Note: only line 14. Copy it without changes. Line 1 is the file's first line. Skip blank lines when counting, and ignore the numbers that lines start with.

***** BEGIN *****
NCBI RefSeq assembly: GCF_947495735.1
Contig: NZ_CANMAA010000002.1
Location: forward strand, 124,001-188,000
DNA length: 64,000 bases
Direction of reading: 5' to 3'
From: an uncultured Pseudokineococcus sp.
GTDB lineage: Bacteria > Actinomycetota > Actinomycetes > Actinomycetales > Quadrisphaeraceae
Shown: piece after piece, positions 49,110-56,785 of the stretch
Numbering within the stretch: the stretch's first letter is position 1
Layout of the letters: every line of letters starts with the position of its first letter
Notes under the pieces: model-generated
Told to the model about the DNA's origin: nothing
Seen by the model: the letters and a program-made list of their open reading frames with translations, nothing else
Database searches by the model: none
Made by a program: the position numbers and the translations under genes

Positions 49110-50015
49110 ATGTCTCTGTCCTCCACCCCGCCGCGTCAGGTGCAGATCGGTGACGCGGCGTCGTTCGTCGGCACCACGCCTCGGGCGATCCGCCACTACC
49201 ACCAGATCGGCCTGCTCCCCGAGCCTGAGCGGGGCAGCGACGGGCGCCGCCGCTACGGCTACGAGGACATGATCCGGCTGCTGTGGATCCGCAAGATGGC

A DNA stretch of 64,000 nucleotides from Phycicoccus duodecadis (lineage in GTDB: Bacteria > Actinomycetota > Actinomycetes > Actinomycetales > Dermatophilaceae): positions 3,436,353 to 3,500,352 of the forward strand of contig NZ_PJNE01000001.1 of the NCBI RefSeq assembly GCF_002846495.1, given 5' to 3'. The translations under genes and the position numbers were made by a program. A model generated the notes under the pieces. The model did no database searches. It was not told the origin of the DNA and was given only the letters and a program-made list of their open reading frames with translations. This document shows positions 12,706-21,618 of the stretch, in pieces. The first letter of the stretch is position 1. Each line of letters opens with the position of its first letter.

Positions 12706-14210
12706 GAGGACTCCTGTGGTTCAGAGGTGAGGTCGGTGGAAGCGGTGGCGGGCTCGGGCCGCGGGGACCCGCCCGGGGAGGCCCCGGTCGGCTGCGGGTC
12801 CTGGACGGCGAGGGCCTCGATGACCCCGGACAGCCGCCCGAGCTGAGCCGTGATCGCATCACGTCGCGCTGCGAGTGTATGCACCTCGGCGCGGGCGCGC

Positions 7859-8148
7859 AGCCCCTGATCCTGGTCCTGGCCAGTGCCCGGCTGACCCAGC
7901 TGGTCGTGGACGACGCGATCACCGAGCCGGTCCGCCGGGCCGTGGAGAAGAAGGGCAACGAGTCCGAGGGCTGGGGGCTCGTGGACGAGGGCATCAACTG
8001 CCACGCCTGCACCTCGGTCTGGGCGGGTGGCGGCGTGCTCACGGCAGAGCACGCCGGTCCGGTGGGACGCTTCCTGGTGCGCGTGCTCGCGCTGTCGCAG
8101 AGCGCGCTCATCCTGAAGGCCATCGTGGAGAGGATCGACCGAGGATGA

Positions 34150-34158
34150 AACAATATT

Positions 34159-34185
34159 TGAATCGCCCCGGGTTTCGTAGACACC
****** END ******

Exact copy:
Database searches by the model: none